|  | iSCSI vol via eth1 = /dev/sda  |  | iSCSI vol via eth1 = /dev/sda  |   |
 |  | LAN via eth0                   |  | LAN via eth0                   |   |
 |  |    eth0         eth1           |  | /dev/vdb via /dev/sdc on host  |   |
 |   --------------------------------   |    eth0         eth1           |   |
 |        |            |                 --------------------------------    |
 |        |       iSCSI|                      |            |      ^          |
 |        |     -------|----------------------             |     kvm         |
 |        |    |       |    -------------------------------       |          |
 | eth0 eth1 eth2 .. eth4 eth5 ....  SAS----------------------/dev/sdc       |
  ---------------------------------------------------------------------------
   LAN  LAN  LAN       |   |          |
               --------    |          |
              |   ---------           |
              |  |                   -
   Equallogic box          MD1220   |
  ----------------       ------------
 |                |     |            |
 |                |     |            |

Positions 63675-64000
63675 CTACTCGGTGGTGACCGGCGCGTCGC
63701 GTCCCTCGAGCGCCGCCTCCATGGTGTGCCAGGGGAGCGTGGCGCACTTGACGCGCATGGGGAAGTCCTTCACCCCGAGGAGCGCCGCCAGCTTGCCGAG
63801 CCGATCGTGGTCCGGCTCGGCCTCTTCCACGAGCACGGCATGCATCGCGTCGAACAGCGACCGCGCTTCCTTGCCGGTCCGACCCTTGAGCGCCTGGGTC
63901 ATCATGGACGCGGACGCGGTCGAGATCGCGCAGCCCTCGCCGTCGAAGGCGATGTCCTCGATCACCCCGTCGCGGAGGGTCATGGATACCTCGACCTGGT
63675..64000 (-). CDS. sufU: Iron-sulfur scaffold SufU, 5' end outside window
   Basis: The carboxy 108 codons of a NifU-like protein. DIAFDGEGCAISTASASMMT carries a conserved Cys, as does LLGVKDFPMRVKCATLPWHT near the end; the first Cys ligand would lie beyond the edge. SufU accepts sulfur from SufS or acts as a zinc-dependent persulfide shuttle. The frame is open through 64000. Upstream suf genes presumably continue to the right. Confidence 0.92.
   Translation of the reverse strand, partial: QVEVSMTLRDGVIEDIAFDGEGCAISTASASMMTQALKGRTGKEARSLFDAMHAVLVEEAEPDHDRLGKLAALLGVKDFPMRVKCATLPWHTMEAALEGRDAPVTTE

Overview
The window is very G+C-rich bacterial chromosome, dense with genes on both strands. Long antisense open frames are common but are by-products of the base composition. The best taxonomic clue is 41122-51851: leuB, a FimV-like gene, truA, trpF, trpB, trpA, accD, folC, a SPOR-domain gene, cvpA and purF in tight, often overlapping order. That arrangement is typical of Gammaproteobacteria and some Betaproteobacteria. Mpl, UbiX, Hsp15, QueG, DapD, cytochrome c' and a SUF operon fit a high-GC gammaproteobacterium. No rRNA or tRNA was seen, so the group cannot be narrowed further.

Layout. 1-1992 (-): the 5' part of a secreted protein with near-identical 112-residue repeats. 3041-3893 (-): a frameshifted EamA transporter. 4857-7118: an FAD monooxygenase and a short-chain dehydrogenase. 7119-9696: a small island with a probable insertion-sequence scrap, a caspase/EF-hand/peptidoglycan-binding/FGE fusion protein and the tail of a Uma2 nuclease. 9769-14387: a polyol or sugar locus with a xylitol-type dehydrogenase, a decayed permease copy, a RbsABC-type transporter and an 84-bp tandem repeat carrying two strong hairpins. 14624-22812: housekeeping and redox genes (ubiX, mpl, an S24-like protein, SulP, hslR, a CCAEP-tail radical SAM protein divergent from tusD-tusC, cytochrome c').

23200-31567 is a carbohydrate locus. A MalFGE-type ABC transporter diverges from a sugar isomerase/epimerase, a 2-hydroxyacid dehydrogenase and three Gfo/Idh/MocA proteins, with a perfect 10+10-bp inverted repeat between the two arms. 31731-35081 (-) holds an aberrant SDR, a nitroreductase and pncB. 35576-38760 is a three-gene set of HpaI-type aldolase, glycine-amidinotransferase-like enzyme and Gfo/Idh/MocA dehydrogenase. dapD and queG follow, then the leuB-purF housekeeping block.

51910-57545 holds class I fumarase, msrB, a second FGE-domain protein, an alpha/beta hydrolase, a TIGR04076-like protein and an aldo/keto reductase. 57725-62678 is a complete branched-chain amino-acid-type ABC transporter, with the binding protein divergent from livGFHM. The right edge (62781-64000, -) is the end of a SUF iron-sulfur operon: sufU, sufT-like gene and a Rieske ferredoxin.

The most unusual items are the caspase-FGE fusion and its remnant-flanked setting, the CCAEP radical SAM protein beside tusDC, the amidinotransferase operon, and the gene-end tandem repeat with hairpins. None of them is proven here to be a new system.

----------------       ------------

Virtualization engine

We decided on proxmox, due to a recommendation and because is supported both openvz and qemu-kvm, and runs on a Debian Lenny with a proper apt repository so things seemed clean and simple to us.

The backside is IMHO that their documentation sucks. I am not saying this to annoy anyone, but I really find it hard to find any proper documentation. It seems random what is documented and where to find it. Off course, in Open Source lack of documentation is no excuse. Also, there is fine documentation for qemu and openvz so it is only the proxmox part where one is a bit on thin ice.

The reason I am writing this post is to document what I have found out. Maybe someone will find it useful, maybe someone has some additional info that will be useful to me. Also, if I got something wrong, perhaps it will be pointed out to me by a kind soul who knows better :)